About: Sarah's Piano Experience

When I was small, there was this McDonald’s commercial with a little girl in a red velvet dress playing Fur Elise at a piano recital. For reasons that likely involved food and clothing as much as anything else lol, I wanted to be that kid and started asking for piano lessons.

But when I actually started my lessons, the experience wasn’t at all what I’d expected. I asked early on if I could learn Fur Elise and my teacher had me stretch my 6 yr old hands across the keys to measure them. She told me that until they reached an octave easily, we wouldn’t be playing Fur Elise. (note: I still have small hands and wasn’t able to comfortably reach an octave until a teacher guided me gently into extended hand positions)

Instead she guided me through a method book that I liked well enough and chose piece after piece for me, none of which I was particularly interested in. Playing with metronome was a requirement throughout, and when I struggled with that, she held it close to my ear while I played.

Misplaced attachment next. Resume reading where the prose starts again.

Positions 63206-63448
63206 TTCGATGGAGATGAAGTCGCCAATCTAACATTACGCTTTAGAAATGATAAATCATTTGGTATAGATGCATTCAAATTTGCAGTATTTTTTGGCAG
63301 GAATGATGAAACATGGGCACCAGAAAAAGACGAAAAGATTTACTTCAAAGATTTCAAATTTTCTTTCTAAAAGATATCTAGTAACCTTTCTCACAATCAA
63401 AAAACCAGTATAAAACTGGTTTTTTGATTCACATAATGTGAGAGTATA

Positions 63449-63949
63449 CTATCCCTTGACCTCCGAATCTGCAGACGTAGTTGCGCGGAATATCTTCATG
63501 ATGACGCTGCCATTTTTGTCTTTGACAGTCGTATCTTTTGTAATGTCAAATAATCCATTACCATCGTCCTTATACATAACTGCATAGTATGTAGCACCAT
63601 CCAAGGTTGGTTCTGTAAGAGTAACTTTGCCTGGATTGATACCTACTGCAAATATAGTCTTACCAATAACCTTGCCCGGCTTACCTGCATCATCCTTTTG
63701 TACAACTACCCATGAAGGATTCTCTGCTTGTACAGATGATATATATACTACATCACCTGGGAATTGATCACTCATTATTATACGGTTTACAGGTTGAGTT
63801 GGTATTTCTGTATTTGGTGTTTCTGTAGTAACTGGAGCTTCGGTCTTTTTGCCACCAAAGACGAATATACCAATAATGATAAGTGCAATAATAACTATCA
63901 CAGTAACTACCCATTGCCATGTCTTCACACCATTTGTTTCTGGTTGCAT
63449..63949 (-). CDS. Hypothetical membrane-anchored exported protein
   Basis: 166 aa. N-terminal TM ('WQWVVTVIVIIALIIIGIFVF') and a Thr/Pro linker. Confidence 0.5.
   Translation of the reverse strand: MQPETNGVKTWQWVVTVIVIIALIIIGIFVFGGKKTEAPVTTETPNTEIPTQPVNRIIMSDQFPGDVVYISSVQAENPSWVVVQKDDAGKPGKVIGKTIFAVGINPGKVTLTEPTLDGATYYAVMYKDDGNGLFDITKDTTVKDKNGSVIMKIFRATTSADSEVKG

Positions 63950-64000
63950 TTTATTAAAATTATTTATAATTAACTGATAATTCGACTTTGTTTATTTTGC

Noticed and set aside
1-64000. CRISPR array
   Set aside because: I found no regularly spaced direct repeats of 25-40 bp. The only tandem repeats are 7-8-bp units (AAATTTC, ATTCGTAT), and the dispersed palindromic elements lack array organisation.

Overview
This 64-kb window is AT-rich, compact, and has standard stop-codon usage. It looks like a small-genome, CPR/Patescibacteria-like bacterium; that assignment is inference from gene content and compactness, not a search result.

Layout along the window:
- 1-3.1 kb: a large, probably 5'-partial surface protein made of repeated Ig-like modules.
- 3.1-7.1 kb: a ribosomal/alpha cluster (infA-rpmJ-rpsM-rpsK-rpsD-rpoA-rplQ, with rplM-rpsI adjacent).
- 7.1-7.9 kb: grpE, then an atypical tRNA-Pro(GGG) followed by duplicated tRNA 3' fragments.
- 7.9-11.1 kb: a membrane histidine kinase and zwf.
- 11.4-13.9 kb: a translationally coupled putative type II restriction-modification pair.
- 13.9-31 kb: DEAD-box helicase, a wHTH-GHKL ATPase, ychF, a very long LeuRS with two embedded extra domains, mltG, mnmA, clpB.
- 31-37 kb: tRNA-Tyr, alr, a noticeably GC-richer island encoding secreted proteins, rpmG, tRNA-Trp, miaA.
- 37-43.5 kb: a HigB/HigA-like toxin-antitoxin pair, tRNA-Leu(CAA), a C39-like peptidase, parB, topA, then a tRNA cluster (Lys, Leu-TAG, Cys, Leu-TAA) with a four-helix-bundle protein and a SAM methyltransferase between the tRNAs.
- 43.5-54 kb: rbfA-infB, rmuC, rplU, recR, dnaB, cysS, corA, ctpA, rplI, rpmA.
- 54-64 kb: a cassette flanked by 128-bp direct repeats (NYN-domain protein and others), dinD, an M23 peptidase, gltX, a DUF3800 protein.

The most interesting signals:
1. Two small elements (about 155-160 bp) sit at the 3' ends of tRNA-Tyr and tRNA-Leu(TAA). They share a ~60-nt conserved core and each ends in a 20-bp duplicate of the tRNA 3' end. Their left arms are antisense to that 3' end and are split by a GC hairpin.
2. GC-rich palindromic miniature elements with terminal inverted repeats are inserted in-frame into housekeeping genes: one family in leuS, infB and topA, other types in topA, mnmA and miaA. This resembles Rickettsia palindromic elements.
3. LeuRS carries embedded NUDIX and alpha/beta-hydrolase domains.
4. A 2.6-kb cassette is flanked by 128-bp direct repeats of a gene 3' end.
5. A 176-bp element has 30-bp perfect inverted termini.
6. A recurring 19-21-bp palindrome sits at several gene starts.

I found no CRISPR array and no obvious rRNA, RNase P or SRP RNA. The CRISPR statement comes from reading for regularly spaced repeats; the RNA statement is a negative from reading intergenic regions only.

- which was the opposite of helpful.

I managed to get out of piano lessons with that teacher by around age 9, but my parents were determined that my brother and I have a good music education and that included piano. So there were more piano teachers, and even though I have a remarkable memory for people, I don’t remember anything about those teachers.

I picked up more instruments during that time: cello for a year, recorder during that one year at school when we all played recorder, clarinet first in concert band then also in marching band, guitar… and I found that I loved each one. Every instrument gives a different glimpse into music, and the journey from beginner to intermediate, etc is so very worth it.